[Skip to Content]
Access to paid content on this site is currently suspended due to excessive activity being detected from your IP address Please contact the publisher to request reinstatement.
[Skip to Content Landing]
April 4, 1977


Author Affiliations

Northwestern University Medical School Chicago

JAMA. 1977;237(14):1434. doi:10.1001/jama.1977.03270410034008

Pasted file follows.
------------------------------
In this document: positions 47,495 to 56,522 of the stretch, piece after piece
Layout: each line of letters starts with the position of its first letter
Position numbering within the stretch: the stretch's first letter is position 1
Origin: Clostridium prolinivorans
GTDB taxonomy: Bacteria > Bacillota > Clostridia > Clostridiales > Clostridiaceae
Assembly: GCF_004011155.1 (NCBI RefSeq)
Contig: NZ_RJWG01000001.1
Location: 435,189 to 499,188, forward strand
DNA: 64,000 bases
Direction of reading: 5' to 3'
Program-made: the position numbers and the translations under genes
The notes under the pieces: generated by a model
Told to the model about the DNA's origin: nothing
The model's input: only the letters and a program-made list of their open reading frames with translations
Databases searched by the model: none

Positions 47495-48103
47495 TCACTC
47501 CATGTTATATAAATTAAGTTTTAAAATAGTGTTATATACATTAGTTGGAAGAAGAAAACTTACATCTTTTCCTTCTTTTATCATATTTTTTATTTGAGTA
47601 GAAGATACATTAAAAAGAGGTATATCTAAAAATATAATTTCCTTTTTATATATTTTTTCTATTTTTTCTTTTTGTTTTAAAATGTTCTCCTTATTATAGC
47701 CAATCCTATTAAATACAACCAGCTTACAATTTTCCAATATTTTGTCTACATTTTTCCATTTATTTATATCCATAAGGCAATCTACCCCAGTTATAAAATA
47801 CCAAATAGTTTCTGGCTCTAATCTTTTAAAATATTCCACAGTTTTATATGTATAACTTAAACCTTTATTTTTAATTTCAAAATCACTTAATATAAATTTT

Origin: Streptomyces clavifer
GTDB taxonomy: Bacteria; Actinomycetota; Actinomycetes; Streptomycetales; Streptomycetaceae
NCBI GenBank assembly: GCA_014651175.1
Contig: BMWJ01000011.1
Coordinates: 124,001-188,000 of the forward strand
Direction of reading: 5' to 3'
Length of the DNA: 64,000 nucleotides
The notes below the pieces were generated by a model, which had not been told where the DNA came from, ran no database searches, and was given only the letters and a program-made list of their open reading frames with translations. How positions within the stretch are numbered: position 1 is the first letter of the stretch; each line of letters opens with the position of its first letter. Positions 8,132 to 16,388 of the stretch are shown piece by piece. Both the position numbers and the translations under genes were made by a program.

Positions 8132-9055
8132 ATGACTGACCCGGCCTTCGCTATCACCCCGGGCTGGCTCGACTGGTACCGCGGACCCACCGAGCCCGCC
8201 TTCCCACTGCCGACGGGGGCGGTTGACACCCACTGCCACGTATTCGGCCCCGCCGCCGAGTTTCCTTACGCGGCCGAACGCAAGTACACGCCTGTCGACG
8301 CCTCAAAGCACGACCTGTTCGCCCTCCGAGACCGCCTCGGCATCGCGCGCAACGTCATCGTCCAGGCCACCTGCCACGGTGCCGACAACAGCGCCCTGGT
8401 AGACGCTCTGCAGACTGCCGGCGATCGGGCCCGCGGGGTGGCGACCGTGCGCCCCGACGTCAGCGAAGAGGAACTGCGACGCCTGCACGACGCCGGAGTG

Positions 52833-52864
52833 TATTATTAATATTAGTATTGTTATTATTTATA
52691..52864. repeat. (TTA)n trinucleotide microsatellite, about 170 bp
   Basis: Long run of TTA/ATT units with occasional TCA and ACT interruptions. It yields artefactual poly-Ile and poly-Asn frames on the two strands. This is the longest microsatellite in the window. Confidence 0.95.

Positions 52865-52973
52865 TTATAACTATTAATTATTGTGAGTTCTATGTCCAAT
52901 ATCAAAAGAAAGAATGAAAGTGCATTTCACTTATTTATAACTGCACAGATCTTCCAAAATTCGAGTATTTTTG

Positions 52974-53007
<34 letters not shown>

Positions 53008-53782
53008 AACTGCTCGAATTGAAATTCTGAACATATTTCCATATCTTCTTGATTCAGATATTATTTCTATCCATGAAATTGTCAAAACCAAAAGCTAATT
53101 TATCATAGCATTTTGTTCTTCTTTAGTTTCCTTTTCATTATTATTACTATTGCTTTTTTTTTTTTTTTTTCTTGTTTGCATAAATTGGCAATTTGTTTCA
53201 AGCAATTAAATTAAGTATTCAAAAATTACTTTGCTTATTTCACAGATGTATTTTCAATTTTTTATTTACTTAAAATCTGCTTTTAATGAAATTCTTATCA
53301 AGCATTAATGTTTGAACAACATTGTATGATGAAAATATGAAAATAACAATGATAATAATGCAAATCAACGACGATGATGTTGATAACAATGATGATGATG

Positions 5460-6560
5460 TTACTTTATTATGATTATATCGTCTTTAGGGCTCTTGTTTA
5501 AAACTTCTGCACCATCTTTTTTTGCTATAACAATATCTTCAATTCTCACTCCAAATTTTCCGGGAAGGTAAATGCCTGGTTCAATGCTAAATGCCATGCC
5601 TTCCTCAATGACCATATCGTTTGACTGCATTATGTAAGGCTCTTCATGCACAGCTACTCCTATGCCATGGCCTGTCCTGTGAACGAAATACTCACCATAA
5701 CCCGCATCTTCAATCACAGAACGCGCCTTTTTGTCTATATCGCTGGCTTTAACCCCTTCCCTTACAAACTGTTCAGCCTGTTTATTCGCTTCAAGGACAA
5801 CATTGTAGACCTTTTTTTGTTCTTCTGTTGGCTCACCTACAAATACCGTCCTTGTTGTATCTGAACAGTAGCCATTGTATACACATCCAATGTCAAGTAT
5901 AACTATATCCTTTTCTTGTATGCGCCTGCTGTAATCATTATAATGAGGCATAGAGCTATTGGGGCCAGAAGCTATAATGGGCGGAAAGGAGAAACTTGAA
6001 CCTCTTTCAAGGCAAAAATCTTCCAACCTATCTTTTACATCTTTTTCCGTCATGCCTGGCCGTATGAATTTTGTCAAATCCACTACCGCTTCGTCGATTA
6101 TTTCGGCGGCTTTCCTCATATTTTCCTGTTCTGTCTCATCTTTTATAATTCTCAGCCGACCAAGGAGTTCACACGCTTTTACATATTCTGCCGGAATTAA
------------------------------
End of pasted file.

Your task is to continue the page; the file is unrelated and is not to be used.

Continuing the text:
To the Editor.—  I read with interest the article by Cosby et al on late complications of myocardial infarction (236:1717, 1976). The authors have very succinctly described the problems faced both by the patient and his physician following an acute myocardial infarction. As the authors correctly point out, the state of left ventricular function is one of the most important determinants in the long-term prognosis of these patients.Whereas all the techniques discussed by them (invasive and noninvasive) are invaluable in the assessment of left ventricular function, I am a bit surprised that no mention was made of apexcardiography. This is a simple, noninvasive technique, and with practice and patience, a satisfactory apexcardiogram can be obtained in more than 90% of the cases. The technique can be repeated frequently with little discomfort to the patient, and graphic records may be kept for future comparison. With the well-established dynamic measurements of